• However, focusing only on exercise can get you so far, and a poor diet will likely result in unsuccessful weight loss attempts, poorer health, and weight regain following weight loss.
  • Clinical trials have shown that health markers, such as peak oxygen consumption and insulin sensitivity, improve more when diet and exercise are combined compared to exercise alone.
  • Exercise seems to improve satiety signalling, which may help regulate eating habits in the long term.
  • Research has also shown that following weight loss, being active helps to maintain weight loss and avoid regain.

3) Energy expenditure is constrained

The number of calories you burn each day, which we call your energy expenditure (EE), is made up of four areas:

  1. Basal metabolic rate (BMR): This is the energy required to keep all of your essential functions running, such as the energy needed for your heart, liver, and brain. It contributes around 60-70% of your total EE.
  2. Exercise activity thermogenesis (EAT): The energy required to fuel your formal exercise habits, such as running, cycling, or walking the dog. The contribution to your total EE depends on your activity levels, anywhere between 10-30%.
  3. Non-exercise activity thermogenesis (NEAT): The energy that fuels your spontaneous movement, such as fidgeting or when you move your hands whilst presenting to a group. The contribution to total EE again depends; it could be anywhere from 5-15%. (NEAT is always spontaneous and non-conscious movement, if you consciously move your hand, that’s not NEAT, it would count towards exercise activity.)
  4. Thermic effect of food (TEF): The energy required to break down the food you digest. Protein has the highest effect on this, then carbohydrates and fat. This accounts for around 5-10% of your total EE.

It was previously believed that the exercise component of our energy expenditure was additive. So, the more exercise you do, the more energy you burn and the more weight you can lose.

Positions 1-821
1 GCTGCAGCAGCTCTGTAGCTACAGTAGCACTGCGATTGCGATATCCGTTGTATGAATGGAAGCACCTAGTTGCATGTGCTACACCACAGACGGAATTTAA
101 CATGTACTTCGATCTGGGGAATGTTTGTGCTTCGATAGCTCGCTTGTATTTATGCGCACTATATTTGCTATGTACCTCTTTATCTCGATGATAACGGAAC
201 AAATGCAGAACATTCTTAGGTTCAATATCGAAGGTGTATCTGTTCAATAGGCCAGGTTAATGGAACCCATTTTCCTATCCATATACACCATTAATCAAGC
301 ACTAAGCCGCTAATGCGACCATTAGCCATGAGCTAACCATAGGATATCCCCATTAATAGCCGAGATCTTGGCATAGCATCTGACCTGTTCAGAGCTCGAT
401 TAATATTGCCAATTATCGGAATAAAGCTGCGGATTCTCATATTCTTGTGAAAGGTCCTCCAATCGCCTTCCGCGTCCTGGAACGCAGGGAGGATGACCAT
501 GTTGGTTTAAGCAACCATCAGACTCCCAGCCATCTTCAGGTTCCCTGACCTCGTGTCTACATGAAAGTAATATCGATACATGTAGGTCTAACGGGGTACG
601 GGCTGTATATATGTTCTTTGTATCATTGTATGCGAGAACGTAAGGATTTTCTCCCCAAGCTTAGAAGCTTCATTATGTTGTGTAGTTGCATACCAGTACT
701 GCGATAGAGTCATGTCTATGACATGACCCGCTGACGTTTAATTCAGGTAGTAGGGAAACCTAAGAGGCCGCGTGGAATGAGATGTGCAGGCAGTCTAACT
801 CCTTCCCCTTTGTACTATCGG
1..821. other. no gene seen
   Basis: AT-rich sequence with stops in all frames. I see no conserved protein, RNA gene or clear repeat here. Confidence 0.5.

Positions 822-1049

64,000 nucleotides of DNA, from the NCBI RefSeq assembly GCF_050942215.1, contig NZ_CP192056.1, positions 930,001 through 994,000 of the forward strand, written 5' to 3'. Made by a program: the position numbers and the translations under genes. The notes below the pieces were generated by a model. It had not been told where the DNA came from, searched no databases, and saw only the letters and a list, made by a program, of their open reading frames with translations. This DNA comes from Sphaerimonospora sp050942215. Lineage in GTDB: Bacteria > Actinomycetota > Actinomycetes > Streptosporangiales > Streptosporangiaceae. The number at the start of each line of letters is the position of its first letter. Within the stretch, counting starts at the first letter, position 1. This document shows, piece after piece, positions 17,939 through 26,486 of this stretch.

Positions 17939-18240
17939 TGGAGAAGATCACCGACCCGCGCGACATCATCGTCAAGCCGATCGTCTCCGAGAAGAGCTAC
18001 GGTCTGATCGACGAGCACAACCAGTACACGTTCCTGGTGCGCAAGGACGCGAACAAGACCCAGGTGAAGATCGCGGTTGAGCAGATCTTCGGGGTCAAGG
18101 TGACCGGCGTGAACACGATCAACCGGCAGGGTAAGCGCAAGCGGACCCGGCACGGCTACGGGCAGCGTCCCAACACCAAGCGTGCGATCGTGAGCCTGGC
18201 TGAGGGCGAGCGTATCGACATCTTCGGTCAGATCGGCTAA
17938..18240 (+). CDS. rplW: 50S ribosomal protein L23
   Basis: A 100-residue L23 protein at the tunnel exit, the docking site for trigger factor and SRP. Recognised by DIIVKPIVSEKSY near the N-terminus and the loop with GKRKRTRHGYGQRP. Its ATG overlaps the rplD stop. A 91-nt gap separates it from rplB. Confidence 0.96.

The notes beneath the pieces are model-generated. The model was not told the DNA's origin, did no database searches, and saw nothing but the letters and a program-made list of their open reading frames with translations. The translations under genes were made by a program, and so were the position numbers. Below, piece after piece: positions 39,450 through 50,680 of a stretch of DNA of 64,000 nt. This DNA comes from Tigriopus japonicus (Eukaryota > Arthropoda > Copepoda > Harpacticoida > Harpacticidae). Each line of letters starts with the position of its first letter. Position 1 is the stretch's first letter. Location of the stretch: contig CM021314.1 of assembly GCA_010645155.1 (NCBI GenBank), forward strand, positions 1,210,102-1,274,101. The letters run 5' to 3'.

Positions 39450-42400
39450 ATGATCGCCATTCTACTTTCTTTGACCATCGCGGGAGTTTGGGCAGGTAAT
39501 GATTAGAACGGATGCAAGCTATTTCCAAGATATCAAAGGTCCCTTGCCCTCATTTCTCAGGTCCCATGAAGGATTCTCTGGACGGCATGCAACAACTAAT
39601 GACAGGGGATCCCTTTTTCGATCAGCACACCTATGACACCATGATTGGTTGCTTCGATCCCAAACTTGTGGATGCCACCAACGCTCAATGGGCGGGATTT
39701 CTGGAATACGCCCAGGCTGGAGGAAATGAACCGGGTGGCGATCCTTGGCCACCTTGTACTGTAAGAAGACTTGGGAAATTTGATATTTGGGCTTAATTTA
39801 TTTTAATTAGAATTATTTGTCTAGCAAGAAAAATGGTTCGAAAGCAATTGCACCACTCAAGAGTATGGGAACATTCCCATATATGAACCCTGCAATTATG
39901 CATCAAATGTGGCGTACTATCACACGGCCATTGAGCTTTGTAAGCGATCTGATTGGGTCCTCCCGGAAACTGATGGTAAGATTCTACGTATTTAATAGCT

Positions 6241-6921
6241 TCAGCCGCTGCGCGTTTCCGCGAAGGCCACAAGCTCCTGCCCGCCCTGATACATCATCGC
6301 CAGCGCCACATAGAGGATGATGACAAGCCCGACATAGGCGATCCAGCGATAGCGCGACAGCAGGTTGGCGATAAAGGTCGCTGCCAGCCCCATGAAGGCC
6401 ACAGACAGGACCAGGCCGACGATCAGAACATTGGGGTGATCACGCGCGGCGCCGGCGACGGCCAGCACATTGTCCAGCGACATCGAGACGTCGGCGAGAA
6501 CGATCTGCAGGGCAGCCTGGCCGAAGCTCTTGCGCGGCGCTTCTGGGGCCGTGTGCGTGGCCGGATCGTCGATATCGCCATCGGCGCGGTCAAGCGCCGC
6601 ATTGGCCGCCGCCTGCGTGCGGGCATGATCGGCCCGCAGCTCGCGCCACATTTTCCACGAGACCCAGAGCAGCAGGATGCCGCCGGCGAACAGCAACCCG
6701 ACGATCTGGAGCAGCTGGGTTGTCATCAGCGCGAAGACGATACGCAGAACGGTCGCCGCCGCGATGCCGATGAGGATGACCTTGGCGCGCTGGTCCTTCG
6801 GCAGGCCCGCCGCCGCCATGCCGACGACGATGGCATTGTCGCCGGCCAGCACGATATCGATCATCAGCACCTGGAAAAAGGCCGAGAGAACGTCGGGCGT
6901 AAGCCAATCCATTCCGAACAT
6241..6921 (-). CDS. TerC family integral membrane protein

However, recent research shows that if you increase the energy you burn through exercise, your brain downregulates other areas of your metabolism to conserve energy.

Much of this is done at the cellular level, where your body will slow down the energy available for specific processes within the body that are using up too much energy.

But some of this response seems to be behavioural in your daily activities. So, if you start exercising more, you might choose to sit rather than stand or take the elevator instead of the stairs.

This is another example of how the brain always works to conserve energy to promote survival and reproduction.

If the brain senses an increased demand for energy in one area (exercise), it will respond by signalling the body to downregulate the need for energy elsewhere.

Not a reason to avoid exercise

This doesn’t mean we shouldn’t exercise because it ‘doesn’t burn more calories’.

You might not be burning fewer calories than you expected despite exercising more, but the way that your body uses energy and how it functions will significantly improve through exercise.

For example, one advantage of exercise is that you’re regularly burning through your body’s existing fat and carbohydrate stores, promoting what’s known as a state of flux.

The state of energy flux promoted by exercise has been shown to improve insulin sensitivity and blood sugar levels and regulate inflammation levels in the body.

All these adaptations to exercise can improve your health and chances of maintaining a healthy weight in the long term.

Key points:

  • It was previously believed that the energy needed for exercise only added to your total energy expenditure.
  • But new research suggests your body downregulates other functions that require energy, so your energy expenditure becomes constrained.
  • This doesn’t mean you shouldn’t exercise, as exercise improves the way your body uses energy and how it functions, improving your health.

Take home message

The relationship between exercise and weight is a complicated one. On the one hand, you typically find that physically active individuals tend to be slimmer and maintain a lower weight.

But on the other hand, when people living with obesity are told to exercise more without making other changes, their weight doesn’t seem to budge.

Reasons for this seem to extend beyond the activity of exercise in isolation. People who exercise tend to sleep more, have less stress, and self-regulate their eating habits.

The brain’s also designed to conserve energy and protect its current body fat levels to increase survival chances.

It’s likely that for people currently living with obesity, the brain’s set-point is hardwired to protect your current level of body fat and will work to do so when you start exercising more, preventing meaningful weight loss.

However, combined with a healthy diet and regular training (like aerobic exercise and weight lifting) over the long term, exercise should help you achieve better health and maintain a lower weight.

This is one of the reasons we promote long-term thinking at Second Nature. It’s not about where you want to be for a wedding or the summer but what life you’d like to lead for the next 5 or 10 years and more that will inherently lead to a healthier body and improved weight control.